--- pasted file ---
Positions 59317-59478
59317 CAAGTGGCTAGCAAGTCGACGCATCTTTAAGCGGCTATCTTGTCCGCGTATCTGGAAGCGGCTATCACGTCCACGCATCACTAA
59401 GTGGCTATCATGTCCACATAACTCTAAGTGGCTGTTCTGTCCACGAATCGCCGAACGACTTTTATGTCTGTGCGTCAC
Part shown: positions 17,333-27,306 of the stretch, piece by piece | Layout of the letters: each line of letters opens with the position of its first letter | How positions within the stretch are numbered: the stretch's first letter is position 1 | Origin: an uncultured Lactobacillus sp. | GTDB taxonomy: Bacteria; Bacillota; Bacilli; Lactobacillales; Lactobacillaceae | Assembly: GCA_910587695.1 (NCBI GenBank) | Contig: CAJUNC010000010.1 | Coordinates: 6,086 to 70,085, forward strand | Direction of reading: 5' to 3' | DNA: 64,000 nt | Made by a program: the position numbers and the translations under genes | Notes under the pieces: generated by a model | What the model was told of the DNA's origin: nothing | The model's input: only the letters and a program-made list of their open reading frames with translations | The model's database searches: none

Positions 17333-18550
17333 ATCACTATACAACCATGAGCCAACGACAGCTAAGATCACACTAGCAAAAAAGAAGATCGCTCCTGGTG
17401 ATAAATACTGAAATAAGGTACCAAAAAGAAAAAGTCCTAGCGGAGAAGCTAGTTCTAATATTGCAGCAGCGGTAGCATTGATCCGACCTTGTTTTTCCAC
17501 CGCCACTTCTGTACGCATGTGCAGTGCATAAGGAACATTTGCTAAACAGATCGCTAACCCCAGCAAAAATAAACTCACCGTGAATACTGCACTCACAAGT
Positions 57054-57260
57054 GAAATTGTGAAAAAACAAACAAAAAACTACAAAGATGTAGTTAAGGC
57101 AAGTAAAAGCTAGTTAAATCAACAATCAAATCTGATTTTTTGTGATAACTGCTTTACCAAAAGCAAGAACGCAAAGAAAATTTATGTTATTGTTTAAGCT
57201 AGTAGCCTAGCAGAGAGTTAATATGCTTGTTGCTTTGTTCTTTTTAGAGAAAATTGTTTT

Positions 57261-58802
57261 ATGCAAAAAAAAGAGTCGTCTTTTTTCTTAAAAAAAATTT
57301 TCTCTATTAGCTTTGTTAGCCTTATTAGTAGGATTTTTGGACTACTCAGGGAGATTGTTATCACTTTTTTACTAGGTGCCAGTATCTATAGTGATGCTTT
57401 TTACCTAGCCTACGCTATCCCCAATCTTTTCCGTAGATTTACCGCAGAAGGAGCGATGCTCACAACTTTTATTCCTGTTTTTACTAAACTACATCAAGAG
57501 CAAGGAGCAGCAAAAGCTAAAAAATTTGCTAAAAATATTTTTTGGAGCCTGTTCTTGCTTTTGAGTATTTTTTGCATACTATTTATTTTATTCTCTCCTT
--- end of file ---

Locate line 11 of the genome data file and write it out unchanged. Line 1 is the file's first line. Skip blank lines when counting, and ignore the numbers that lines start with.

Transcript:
57101 AAGTAAAAGCTAGTTAAATCAACAATCAAATCTGATTTTTTGTGATAACTGCTTTACCAAAAGCAAGAACGCAAAGAAAATTTATGTTATTGTTTAAGCT